Sargentodoxa cuneata - Rare plants at Staunton Country Park

Staunton Country Park has a National Collection of a family of unusual plants.

May 3 2024

Staunton Country Park has had a National Collection for a year now, a unique collection, a family of unusual plants. These are largely vines found mainly in Asia, but also South America. The family name is Lardizabalaceae and one of its seven genera is the Stauntonia, named after our own George Staunton's father in recognition of his work in China in the late 1700s as a diplomat and amateur botanist.

Of the seven, one in particular has been really hard to source for the collection, the Sargentodoxa. Named after Charles Sprague Sargent (1841 - 1927) who was the first director of the Arnold Arboretum, America's equivalent of Kew Gardens.

There are only a handful of individual plants growing in the UK, including at the Edinburgh Botanical Gardens and, Tregrehan Garden in Cornwall, but no young plants or seeds available. Tregrehan kindly provided some root cuttings but unfortunately these were not successful.

Sargentodoxa cuneata plants

The only possible option was then to source some seeds from abroad and at first, they proved impossible to find, then finally a bag full of what resembled magic beans arrived from China during the Winter. These came with the simple but unhelpful instruction, 'soak in tepid water for 24 hours and then plant in damp compost'. These were shared among staff, volunteers and keen local residents in the hope that a variety of different techniques would give us the best possible chance.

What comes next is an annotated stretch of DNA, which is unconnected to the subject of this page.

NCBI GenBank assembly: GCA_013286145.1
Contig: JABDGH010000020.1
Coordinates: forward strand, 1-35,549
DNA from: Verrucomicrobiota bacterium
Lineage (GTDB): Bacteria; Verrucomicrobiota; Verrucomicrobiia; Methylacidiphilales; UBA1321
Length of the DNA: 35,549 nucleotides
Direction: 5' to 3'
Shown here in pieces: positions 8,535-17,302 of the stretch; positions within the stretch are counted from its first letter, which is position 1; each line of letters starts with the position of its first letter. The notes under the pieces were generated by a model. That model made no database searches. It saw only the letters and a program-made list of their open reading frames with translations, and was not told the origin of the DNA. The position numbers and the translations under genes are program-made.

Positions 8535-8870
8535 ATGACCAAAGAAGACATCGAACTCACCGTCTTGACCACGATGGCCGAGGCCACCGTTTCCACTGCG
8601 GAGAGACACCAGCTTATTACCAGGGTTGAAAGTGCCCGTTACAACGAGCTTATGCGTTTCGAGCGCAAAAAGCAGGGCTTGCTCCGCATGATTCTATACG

To date five plants have appeared and are thriving, and there are still a few seeds in the pipeline. So, who has the green fingers? The Park manager, Tim Speller, claims four and local Leigh Park resident has also grown one.

Our Sargentodoxa will soon be planted out into the gardens and hopefully will eventually produce seeds of their own.

This plant in its native habitat is widely collected for its medicinal properties and the part that is valued is a cross section through the stem. Unfortunately, this means cutting the vine down at its base, consequently, the Sargentodoxa is becoming increasingly scarce in the wild so hopefully we can play our part in its recovery.

Sargentodoxa cuneata seeds